High Holidays, Yamim Nora-im, post 1

Post date: Aug 1, 2012 1:41:59 AM

Sunday, we marked the end of the period of 3 weeks of sadness with the completion of Tisha B'Av, the fast day which commemorates the destruction of the first and second Holy Temple in Jerusalem. It is said that the "Messiah" will be born on Tisha B'Av - essentially, that from our greatest tragedy comes our greatest hope.

That could be a topic of discussion all by itself. But more urgently, the end of Tisha B'Av portends the Days of Awe, Rosh Hashanah and Yom Kippur. It is only 7 weeks until then - really, 6 weeks and 5 days from now. That is not a whole lot of time!

After the 9th of Av, we mark 7 full weeks. And the day after these 49 days is Rosh Hashanah, book-ended by Yom Kippur, the only other 25 hour fast in Judaism.

So, it begs the questions, What might we learn from the relationship between Tisha B'Av and Rosh Hashanah? How do they compare? Contrast? And what might we say about the other 7 week period in the Jewish calendar, the counting of the Omer?

Tisha B'Av is the nadir, the emotional low point, of the Jewish calendar. Its customs are similar to those of Shiv'a - mourning - without bathing, sitting on low stools, reading by dim light. Historically, it was established as a way to mourn the loss of the Holy Temple.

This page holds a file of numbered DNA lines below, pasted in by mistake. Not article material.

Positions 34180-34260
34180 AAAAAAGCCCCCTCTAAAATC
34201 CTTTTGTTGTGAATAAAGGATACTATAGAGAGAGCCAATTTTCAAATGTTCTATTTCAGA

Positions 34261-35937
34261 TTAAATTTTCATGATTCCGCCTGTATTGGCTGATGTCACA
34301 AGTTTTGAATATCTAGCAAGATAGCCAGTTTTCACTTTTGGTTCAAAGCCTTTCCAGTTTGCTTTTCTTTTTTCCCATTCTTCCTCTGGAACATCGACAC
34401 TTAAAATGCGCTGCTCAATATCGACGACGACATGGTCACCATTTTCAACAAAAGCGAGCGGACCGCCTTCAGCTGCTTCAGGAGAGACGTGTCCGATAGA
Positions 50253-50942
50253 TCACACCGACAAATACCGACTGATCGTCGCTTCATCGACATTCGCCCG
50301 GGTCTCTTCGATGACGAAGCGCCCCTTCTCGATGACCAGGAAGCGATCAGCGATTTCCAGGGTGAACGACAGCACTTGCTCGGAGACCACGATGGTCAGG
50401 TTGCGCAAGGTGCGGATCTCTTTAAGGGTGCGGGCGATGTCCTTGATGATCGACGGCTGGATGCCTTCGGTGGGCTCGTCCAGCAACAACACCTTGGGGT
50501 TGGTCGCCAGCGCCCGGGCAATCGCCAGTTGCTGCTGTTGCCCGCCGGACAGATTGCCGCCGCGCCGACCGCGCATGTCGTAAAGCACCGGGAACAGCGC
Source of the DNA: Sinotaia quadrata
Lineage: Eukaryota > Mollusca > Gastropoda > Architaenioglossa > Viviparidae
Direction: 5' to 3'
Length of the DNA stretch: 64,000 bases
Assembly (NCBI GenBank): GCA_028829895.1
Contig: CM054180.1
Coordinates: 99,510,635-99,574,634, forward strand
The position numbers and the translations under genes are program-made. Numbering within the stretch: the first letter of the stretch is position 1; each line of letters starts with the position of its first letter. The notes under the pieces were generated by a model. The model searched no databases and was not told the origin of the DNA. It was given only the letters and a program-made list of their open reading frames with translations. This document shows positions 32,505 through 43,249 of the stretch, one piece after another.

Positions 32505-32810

The 7 week tie between Pesah and Shavuot can be said to reflect the need for Freedom to be tempered by Responsibility.

Similarly, the relationship between Tisha B'Av and Rosh Hashanah might tell us that we must not wallow indefinitely in depression, mourning, and inaction. We need to take positive committed actions in our lives. Take a moment to acknowledge your pain, then, Move On!

So, come the 15th of Av, Jews have the custom to explore intimate relationships. Then another 2 weeks, on Elul, we hear the clarion call of the shofar, every day, telling us, "Shuvu," - Return - Clean up your business, then Clean up your soul. Or as the Beatles said, Get Back.